In April, the production moved to Florida for almost three weeks. The cast and crew had already shot segments of the movie in Pennsylvania and Japan, but as a lowly production assistant I wasn’t invited on those trips.
In the weeks leading up to the Florida shoot, I begged and pleaded to get myself on the short list for the travel crew. Parts of the movie were shot in Los Angeles, but I knew that the real action was taking place on the road. By some twist of fate - or perhaps the producers just tired of my whine - I was allowed to join the movie shoot in Miami and Orlando.
I worked myself to exhaustion in Florida that Spring. I was one of only three women on the road and I wanted to prove myself worthy of the position. I fetched water, washed vomit buckets, and held the camera during a crucial movie moment. I have more stories from those eighteen days than almost any other condensed time period in my life.
In the very few moments I had to myself, I was engrossed in Tolstoy’s Anna Karenina. During lunch breaks I would hide out in the production van and curl up with the classic novel, twisting my hair and letting the roughest parts of guerilla movie making fall away. One day the director caught me. Barely a word had passed between us in the four months I'd worked for him, but seeing a prudish young girl reading romantic Russian literature on the set of his vulgar movie finally forced his hand.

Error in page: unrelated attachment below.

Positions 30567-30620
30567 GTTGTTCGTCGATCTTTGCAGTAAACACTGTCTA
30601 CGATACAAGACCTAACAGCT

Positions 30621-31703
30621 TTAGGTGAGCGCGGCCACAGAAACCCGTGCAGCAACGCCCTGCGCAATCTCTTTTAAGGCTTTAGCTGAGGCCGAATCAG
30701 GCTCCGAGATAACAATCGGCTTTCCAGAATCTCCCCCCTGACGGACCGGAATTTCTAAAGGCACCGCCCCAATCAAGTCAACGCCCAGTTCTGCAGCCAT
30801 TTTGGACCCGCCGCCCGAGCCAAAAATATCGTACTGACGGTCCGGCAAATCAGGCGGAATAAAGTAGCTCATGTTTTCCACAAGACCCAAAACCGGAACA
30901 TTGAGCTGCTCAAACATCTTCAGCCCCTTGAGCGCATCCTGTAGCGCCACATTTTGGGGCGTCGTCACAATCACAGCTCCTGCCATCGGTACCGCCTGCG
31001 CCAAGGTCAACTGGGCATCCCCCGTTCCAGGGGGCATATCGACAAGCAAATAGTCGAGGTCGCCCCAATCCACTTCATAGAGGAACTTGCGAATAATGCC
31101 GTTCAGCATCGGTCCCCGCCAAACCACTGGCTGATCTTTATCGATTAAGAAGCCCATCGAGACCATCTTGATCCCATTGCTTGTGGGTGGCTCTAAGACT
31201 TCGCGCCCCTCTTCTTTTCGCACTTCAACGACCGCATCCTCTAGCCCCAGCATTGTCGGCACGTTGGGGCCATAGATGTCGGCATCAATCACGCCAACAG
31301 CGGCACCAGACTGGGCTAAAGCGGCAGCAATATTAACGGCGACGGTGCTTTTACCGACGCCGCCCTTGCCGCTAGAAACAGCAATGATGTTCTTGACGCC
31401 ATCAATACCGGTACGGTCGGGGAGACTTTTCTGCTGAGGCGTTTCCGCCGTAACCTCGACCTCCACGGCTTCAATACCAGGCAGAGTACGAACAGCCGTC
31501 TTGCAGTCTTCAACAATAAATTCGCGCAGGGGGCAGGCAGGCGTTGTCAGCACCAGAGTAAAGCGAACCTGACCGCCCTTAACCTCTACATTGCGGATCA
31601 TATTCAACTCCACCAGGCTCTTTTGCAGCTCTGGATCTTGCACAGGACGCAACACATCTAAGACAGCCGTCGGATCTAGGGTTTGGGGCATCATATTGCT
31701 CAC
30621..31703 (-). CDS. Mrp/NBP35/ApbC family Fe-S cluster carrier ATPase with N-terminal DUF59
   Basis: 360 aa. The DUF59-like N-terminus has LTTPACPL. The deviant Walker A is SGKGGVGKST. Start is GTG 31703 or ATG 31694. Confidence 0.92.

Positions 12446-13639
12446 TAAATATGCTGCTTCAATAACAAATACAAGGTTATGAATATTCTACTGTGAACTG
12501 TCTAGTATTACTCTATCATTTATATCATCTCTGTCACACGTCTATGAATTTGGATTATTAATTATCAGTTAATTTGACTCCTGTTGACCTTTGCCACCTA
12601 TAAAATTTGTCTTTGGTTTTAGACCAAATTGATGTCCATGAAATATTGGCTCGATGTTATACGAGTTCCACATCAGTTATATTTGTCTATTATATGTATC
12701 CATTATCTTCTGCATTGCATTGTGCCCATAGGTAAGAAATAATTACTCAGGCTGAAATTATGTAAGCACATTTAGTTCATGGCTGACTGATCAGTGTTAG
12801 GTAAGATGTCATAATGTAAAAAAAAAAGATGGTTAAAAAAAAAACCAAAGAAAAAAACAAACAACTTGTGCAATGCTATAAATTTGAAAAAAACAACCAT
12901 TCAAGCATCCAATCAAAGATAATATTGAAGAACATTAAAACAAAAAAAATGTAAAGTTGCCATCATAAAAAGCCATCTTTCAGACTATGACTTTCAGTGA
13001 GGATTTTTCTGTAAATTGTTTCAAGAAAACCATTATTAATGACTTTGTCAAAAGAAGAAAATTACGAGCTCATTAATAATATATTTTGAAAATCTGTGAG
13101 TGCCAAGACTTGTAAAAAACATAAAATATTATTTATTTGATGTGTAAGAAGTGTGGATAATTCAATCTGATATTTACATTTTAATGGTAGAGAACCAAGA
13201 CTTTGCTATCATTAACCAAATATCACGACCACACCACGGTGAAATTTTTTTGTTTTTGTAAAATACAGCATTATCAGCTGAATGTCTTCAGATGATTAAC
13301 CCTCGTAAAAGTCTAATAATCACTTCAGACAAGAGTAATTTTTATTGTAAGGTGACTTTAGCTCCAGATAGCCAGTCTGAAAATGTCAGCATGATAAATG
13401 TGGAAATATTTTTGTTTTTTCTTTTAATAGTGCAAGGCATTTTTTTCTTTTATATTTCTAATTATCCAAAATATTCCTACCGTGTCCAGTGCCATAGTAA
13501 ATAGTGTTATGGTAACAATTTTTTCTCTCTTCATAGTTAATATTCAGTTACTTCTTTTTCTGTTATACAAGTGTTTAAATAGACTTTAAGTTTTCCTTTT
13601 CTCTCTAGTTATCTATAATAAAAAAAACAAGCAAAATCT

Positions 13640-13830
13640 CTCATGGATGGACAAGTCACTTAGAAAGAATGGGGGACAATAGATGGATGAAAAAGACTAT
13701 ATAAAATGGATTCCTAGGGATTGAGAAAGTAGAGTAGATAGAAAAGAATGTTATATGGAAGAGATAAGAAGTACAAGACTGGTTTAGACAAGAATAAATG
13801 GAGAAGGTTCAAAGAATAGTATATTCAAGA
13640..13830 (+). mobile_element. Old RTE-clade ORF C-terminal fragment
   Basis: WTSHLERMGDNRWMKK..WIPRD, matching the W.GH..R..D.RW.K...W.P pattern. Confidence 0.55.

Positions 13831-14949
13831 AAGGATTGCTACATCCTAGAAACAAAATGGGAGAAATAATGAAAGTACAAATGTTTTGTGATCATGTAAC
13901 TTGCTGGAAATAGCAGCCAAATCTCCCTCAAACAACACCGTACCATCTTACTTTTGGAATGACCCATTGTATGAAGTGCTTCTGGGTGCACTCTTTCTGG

“Why are you reading that here?” he asked, half amused, half genuinely curious. I opened my mouth, not sure how to answer. I had always been a reader, but even I understood the juxtaposition of that novel against this movie was odd. That conversation led to a lengthier one about life and love and why I was working in television production in the first place. We sat in a crowded wood-paneled bar and talked until closing time.
Back at the hotel, others had gathered to watch video from the day. We joined them, and the Director Big Boss, in his very quiet way, started pointing things out to me in the shots that I didn’t understand or couldn’t have learned from my PA perspective. We stayed up until the sun was threatening to rise.
It was all very innocent. He was so much older and in such a different position in life. When I fell into my hotel bed in the early hours of morning, there wasn’t anything romantic about my swirling thoughts. But I was already deeply taken with this person. He thought differently than just about anyone I had ever known. And he did things, really did them. He made me think about art and meaning and, just when it could have gotten heavy, he convinced me that I was taking life too seriously.
After just a few hours of his platonic attention, I felt like I was glowing from the inside out.
Join me for Part III this afternoon, where I redefine the term "schoolgirl crush."